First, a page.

Amongst the earliest representations that are comprehensible, we have certain Egyptian paintings and some of these exhibit postures that evidently had even then a settled meaning, and were a phrase in the sentences of the art. Not only were they settled at such an early period (B.C. 3000) but they appear to have been accepted and handed down to succeeding generations, and what is remarkable in some countries, even to our own times.
A favourite figure dance was universally adopted throughout the country, in which two partners, who were usually men, advanced toward each other, or stood face to face upon one leg, and having performed a series of movements, retired again in opposite directions, continuing to hold by one hand and concluding by turning each other round.
Cyprian limestone group of Phoenician dancers, about 6½ in. high. There is a somewhat similar group, also from Cyprus, in the British Museum. The dress, a hooded cowl, appears to be of great antiquity.
Phoenician patera, from Idalium, showing a religious ritual dance before a goddess in a temple around a sun emblem.
From the Phoenicians we have illustrated examples, but no record, whereas from their neighbours the Hebrews we have ample records in the Scriptures, but no illustrations.
Dancing Bacchante. From a vase in the British Museum.
According to some authorities, one of the most primitive of the first class, attributed to Phrygian origin, was the Aloenes, danced to the Phrygian flute by the priests of Cybele in honour of her daughter Ceres. The dances ultimately celebrated in her cult were numerous: such as the Anthema, the Bookolos, the Epicredros, and many others, some rustic for labourers, others of shepherds, etc. Every locality seems to have had a dance of its own. Dances in honour of Venus were common, she was the patroness of proper and decent dancing; on the contrary, those in honour of Dionysius or Bacchus degenerated into revelry and obscenity.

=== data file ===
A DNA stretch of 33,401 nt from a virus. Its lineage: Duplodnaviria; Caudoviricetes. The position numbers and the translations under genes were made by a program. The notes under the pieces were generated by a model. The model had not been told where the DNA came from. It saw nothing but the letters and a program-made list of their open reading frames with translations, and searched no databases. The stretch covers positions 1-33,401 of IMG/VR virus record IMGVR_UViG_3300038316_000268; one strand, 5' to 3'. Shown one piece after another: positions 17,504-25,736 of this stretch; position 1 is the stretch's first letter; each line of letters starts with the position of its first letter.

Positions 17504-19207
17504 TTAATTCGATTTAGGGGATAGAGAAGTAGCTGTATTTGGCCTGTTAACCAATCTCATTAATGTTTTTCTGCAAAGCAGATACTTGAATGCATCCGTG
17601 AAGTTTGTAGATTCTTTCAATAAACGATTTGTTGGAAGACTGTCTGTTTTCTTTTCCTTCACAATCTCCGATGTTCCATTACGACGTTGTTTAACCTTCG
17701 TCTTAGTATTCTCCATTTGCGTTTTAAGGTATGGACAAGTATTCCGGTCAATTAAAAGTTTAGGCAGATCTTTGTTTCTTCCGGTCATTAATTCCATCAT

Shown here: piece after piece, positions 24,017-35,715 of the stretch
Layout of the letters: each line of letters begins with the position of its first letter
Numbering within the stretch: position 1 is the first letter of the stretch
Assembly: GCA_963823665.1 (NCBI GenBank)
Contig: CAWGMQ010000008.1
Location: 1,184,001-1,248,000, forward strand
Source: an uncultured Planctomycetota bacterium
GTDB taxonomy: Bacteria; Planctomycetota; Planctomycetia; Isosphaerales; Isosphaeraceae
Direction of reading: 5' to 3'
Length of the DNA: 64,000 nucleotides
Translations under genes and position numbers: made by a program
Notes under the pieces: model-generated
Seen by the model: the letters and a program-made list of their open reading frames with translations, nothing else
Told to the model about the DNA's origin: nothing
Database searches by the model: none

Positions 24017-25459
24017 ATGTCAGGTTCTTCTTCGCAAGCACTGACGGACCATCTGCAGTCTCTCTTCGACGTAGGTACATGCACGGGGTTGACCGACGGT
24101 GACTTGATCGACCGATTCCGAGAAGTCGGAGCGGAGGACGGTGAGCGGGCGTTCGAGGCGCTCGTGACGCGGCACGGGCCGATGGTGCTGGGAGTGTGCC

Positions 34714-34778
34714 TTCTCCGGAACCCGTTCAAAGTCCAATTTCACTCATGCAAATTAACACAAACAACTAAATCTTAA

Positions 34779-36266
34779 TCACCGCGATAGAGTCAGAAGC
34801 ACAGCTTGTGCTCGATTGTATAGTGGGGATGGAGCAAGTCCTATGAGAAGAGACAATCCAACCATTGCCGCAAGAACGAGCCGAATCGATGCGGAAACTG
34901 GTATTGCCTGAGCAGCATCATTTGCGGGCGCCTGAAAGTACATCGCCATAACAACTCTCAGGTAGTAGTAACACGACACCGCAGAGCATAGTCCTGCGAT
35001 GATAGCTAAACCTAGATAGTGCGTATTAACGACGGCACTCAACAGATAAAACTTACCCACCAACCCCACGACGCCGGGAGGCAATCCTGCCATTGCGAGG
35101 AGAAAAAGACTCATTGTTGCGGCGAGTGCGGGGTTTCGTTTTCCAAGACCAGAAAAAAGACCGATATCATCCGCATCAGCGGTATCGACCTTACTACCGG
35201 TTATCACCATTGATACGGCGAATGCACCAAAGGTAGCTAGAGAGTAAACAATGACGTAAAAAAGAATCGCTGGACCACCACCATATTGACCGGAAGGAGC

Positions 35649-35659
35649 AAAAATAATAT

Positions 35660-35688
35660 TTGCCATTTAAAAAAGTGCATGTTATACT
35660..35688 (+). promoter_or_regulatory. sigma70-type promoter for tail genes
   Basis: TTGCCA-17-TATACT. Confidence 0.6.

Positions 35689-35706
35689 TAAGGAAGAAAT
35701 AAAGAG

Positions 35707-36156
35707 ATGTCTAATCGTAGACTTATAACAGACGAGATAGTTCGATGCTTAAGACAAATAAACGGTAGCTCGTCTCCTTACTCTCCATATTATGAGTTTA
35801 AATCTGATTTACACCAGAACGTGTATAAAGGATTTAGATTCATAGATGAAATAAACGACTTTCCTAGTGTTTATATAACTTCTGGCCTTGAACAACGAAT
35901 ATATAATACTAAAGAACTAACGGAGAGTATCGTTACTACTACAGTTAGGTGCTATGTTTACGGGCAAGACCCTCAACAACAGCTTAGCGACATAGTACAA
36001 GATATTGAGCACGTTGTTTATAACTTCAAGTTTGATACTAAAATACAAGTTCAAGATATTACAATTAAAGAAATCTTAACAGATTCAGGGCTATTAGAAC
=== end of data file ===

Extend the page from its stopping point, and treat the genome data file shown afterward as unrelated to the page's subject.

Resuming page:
Panathenaeac dance, about the 4th century B.C.
Grown up men and women did not dance together, but the youth of both sexes joined in the Hormŏs or chain dance and the Gěrănŏs, or crane. The Gěrănŏs, originally from Delos, is said to have been originated by Theseus in memory of his escape from the labyrinth of Crete It was a hand-in-hand dance alternately of males and females. The dance was led by the representative of Theseus playing the lyre.
The article upon the Velocipede in the " American Encyclopedia," commences by giving the well-known derivation of the word from the Latin velox, swift, and pes, a foot, and defines it as a carriage, by means of which the rider propels himself along the ground, and states that it was invented at Manheim.